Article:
Sarah Caden, Irish Independent
Sun 1 Oct 2023 at 02:30

Read the full article here

In reflective mood, the businessman discusses his decision to sell his beloved Park Hotel, his brother’s brush with cancer and his lessons for thinking young.
In his head, Francis Brennan is not 70: “I think probably 48 or 50,” he says. “To be honest, that’s where I would be.”
In fact, Francis turned 70 last Tuesday, an occasion his family marked with a surprise party in a Dublin hotel the week before — the evening before we meet. His eyes sparkle with delight at how they absolutely caught him out. Francis hadn’t planned a party, but he was pleased to have one.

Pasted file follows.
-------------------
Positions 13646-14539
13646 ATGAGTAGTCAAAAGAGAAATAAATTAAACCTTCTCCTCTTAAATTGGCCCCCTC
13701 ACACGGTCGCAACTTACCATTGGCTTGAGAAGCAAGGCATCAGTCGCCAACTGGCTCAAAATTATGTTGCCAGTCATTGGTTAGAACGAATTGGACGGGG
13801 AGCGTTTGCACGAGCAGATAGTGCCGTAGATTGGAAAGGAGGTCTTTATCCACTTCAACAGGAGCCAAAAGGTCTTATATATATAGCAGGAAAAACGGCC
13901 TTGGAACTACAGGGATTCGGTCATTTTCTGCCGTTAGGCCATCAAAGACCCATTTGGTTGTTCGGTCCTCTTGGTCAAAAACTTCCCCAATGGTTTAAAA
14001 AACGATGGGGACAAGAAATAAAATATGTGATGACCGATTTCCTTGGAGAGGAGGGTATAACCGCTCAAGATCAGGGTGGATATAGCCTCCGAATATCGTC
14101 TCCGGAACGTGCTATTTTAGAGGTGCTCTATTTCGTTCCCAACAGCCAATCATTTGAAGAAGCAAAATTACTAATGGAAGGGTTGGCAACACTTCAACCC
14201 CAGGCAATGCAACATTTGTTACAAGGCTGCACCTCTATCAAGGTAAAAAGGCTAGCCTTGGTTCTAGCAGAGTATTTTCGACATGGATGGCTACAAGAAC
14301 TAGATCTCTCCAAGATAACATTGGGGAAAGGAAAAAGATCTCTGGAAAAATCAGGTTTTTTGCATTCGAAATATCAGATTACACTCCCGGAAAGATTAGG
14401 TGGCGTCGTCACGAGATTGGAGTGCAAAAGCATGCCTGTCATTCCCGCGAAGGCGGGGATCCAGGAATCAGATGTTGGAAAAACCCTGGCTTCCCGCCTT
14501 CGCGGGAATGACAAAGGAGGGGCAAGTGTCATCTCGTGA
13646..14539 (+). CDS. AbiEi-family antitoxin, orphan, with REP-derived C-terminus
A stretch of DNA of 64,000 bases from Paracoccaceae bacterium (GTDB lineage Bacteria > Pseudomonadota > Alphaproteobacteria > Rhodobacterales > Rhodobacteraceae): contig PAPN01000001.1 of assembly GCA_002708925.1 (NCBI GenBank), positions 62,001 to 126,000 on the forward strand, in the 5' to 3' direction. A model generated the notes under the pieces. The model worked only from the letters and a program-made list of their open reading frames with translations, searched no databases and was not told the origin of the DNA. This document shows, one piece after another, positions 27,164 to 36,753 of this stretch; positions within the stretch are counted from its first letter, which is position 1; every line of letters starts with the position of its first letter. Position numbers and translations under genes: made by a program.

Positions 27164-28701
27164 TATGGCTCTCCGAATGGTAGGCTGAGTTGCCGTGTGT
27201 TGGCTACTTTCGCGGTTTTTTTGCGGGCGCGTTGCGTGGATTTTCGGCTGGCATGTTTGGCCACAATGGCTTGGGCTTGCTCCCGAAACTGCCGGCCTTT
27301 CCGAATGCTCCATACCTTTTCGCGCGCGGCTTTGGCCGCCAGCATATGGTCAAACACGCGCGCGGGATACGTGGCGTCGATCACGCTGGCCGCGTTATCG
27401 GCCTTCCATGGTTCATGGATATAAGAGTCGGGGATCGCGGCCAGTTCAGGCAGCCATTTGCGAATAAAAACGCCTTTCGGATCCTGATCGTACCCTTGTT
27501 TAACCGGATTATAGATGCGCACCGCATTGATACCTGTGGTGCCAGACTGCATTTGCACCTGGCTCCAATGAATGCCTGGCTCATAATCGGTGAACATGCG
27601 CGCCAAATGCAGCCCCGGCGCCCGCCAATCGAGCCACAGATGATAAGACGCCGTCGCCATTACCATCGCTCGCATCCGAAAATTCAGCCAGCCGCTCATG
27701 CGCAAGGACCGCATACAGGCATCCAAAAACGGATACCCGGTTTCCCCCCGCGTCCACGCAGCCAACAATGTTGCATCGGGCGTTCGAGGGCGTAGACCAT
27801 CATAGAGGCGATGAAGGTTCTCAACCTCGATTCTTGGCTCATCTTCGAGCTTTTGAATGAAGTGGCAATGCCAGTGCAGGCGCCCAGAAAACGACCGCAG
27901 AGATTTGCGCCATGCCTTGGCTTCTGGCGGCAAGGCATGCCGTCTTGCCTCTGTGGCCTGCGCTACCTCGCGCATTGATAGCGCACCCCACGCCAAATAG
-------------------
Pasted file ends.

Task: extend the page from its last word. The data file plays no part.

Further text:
Francis says he didn’t get moist-eyed, and I believe him. Affection he has in abundance. But he doesn’t do sentimental. The reason for this, perhaps, is that affection is useful, while sentimentality serves no purpose — and Francis Brennan is all purpose.ow to age gracefully and not stress about it, with Francis Brennan As we sit and chat, his eyes dart around, not distractedly, just in the habit of noting what might need doing in the room. “You never go back to the kitchen empty-handed,” he says. It’s a rule for life. Being useful has, perhaps, been the driving force of Francis Brennan’s whole life. From the early years of his childhood in Dublin, helping his father in the family shop, all the way through to owning and running the five-star Park Hotel Kenmare for the last 42 years, to finding a new lease of life in books and television in his 50s and 60s. This is what keeps you feeling 48 as you turn 70, or so Francis Brennan believes. You try to stay vital and useful. It’s what he believes for himself, and it’s what he counsels, in his latest book, “Age is Just a Number” “I have good energy, thanks be to God, and I keep in touch will my 11 nieces and nephews all the time, and that helps to keep an eye on things.Our mother was very sharp. Yes, I would say we are all [in the family] a bit that way. We see things that nobody else might see. Now, I wouldn’t know all the lingo on Snapchat or whatever else that might be knocking around, and I’d be asking them, ‘What’s all the FOMO’ and all that, but I keep on top of it, so if we’re having a conversation, I know where they are coming from.”